Aidan Knowles, an ethical hacking engineer at IBM, describes what is involved while volunteering with the Engineers Ireland STEPS programme. An active volunteer for more than a year, Knowles is well placed to discuss the benefits of engaging with the nationwide programme

“You make a living by what you get. You make a life by what you give”.

The STEPS programme, a unique STEM initiative working with schools across Ireland, is offering volunteers a chance to share their expertise, knowledge and experiences to inspire the next generation of innovators.

What is STEPS?

STEPS encourages primary and post-primary students to explore the world of Science, Technology, Engineering and Maths (STEM), while promoting engineering as a study and career choice. To accomplish this goal, STEPS manages a vast network of school visits and career events around Ireland featuring vetted volunteers who are professionals in the STEM space.

Originally an acronym for Science, Technology and Engineering Programme for Schools, the classroom-engagement programme is now referred to as STEPS.

STEPS is run by Engineers Ireland and supported by Science Foundation Ireland (SFI), the Department of Education and several corporate sponsors including ARUP, ESB, TII, Eirgrid, Xilinx and IBM.

At second-level, STEPS is part of the SFI-managed Smart Futures programme.

My volunteer experience

I have been volunteering with STEPS for more than 12 months. Typically, I will volunteer every month or so during the school year – averaging about six to eight talks per school year. I first heard about the programme when the STEPS team came to present to staff at my company, IBM, who is a corporate sponsor.

After a meeting the team at this session, and learning about the goals of their STEM initiative, I was committed to volunteering. Through the programme, I have spoken and engaged with students at both primary and secondary schools.

During these school visits, I share a little about my journey to becoming an ethical hacking engineer at the IBM Ireland Lab, give a general introduction of computer technology (past, present and future) and discuss secondary school, university and career choices.

As an audience and participants, students are always interested, optimistic, enthusiastic and have plenty of questions to ask. Typically, a STEPS primary school visit will last about one hour, whereas a secondary school visit will usually be a little shorter at around 40 minutes. The longer visit in primary schools allow for STEPS volunteers to engage the class in an age-appropriate educational activity of their choosing.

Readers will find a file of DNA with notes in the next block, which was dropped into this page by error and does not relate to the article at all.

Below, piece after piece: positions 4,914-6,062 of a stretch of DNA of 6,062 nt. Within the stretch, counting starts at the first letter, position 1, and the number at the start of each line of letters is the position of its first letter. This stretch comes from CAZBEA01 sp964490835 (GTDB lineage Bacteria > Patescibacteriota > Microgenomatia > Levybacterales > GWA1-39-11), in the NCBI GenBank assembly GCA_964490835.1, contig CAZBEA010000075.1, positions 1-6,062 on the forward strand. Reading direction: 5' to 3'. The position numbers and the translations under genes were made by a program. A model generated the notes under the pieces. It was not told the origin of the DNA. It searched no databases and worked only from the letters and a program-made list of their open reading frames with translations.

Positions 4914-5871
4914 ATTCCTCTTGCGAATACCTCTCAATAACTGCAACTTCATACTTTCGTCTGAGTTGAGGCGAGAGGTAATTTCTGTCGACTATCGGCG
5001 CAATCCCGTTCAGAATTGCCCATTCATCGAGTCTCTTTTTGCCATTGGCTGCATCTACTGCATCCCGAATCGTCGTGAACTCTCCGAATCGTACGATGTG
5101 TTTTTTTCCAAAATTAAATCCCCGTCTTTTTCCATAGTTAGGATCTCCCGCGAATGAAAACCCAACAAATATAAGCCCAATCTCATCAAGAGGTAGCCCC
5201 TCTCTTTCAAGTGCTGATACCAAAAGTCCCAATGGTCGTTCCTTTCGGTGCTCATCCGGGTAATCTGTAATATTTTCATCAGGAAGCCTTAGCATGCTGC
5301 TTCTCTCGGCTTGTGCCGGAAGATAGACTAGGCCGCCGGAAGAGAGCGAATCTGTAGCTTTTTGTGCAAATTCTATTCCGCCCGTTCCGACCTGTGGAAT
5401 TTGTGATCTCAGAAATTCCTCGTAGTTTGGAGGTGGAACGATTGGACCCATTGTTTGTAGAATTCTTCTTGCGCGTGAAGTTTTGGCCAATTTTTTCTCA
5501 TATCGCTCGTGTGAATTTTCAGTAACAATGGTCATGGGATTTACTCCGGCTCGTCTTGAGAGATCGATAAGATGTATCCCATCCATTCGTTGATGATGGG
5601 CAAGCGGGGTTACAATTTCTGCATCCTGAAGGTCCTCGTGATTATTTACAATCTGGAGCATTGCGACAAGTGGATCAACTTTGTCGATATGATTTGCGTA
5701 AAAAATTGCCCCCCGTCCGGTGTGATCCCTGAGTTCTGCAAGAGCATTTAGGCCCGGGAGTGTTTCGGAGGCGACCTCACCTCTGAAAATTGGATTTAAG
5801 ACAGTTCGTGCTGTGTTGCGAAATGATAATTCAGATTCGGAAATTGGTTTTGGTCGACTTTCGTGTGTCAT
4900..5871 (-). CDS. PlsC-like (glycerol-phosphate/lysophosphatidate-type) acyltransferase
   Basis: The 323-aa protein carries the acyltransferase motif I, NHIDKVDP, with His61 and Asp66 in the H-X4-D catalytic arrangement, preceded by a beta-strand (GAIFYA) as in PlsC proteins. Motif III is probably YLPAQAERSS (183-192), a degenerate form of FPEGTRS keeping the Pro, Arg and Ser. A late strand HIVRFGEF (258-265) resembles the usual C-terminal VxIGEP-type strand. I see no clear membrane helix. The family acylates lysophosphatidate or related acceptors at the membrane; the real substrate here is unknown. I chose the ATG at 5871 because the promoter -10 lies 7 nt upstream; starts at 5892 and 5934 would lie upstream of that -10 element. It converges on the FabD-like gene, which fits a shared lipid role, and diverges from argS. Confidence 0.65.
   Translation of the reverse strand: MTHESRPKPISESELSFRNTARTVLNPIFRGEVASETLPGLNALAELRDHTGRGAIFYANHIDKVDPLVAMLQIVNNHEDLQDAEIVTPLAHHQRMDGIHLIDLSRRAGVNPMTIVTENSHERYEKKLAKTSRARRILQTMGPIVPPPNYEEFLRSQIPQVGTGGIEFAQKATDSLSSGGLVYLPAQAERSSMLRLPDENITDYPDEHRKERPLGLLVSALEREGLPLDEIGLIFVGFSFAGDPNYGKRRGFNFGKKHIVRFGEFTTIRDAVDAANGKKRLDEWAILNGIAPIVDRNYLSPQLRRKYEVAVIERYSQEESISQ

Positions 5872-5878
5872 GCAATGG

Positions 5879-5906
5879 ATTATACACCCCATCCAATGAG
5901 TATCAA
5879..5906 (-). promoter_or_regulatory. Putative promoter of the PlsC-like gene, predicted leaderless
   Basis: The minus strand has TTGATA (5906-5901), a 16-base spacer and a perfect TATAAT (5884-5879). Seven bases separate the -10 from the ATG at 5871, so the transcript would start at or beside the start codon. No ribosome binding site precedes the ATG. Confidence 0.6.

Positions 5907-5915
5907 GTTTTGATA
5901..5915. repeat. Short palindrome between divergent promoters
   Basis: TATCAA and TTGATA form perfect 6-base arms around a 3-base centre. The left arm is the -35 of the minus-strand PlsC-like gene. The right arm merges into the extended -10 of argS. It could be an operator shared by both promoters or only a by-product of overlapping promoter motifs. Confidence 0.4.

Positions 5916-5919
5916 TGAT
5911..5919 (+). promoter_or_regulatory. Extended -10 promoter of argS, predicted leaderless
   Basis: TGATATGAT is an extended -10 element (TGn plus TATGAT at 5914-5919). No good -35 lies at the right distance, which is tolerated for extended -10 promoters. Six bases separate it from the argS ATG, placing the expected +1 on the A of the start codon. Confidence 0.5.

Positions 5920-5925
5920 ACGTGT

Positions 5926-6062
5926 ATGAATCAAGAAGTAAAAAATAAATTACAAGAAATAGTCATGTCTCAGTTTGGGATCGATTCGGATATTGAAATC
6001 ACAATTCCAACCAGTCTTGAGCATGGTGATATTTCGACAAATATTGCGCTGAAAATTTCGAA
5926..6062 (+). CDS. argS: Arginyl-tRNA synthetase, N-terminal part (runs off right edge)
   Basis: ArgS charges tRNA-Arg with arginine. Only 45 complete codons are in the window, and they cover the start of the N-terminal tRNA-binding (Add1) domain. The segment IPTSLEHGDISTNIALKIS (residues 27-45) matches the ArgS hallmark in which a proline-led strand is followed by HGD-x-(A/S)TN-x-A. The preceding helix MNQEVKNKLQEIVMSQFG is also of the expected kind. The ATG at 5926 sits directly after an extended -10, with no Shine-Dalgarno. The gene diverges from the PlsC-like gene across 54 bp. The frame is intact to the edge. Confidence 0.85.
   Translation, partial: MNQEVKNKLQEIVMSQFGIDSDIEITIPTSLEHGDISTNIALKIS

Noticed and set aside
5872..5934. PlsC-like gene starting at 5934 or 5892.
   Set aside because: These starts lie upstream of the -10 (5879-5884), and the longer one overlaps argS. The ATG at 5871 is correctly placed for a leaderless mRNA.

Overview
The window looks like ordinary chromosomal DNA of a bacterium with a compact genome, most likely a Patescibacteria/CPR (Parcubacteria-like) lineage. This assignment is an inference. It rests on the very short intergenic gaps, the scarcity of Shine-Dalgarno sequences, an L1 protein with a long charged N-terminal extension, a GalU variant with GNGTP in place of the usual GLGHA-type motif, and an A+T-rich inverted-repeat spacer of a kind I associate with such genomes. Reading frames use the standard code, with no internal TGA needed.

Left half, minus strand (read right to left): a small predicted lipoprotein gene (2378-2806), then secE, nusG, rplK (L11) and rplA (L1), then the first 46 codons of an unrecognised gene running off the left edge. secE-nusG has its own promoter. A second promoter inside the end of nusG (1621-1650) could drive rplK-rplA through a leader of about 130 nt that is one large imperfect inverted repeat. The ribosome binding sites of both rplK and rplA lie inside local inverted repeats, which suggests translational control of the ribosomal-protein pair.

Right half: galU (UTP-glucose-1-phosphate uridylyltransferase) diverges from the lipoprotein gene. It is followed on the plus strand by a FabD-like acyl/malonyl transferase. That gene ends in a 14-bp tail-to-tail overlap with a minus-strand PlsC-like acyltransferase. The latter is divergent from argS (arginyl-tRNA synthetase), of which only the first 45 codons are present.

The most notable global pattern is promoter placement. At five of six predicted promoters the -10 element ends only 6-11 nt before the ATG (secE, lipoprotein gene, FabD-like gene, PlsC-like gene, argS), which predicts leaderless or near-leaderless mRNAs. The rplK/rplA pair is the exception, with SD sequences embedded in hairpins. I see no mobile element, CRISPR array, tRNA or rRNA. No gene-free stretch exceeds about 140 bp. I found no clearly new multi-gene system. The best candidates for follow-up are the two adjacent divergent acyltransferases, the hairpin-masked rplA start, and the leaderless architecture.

For my primary school activity, I introduce students to cryptography using a caesar cipher cryptography exercise. In this exercise, the class are challenged to employ the caesar cipher – a very simple early form of encryption used in Roman times – to translate a series of ‘secret messages’, such as quotes from family-friendly movies like Toy Story and Finding Nemo.

This is a great activity as it encourages the students to work together using their critical and analytical thinking, while also learning about encryption technologies. Often the class is intrigued by the mysterious, secret side to the exercise. Once the class has successfully figured out the secret messages using their special decrypter rulers, we always have a lot of fun guessing which famous movies the revealed quotes are from.

It is especially rewarding to share your story, passion and experiences in STEM with young people who are making critical decisions in their lives, thinking about potential secondary-school subjects and CAO choices. The STEPS programme also helps to address and highlight subject areas that are not currently on Irish schools’ curriculums, such as my own field of computer science.

For STEPS volunteers, the initiative is also a great platform to practice your own personal public speaking skills, particularly to a non-technical audience. If you can communicate clearly and interact with young people, you can engage successfully with any audience who may meet in your professional career.

Inspiring the next generation

One thing that has struck me while visiting classrooms in Ireland is that our students are exceptionally engaged with technology, more now than ever; even comparable to just five or ten years ago.

For my first ever STEPS session, I visited a group of fifth class students in a local primary school. When preparing for the visit, I included a photo of a disassembled iPad in the presentation; thinking it would be a fun mini challenge for the class to identify what it was.

On the day of the school visit, I presented the picture of the deconstructed iPad parts and electronics to the young students. “Does anyone know what this is?” I asked. Immediately, the entire class’ hands shot up. To my surprise, everyone was able to identify the Apple product immediately – despite its state of disassembly.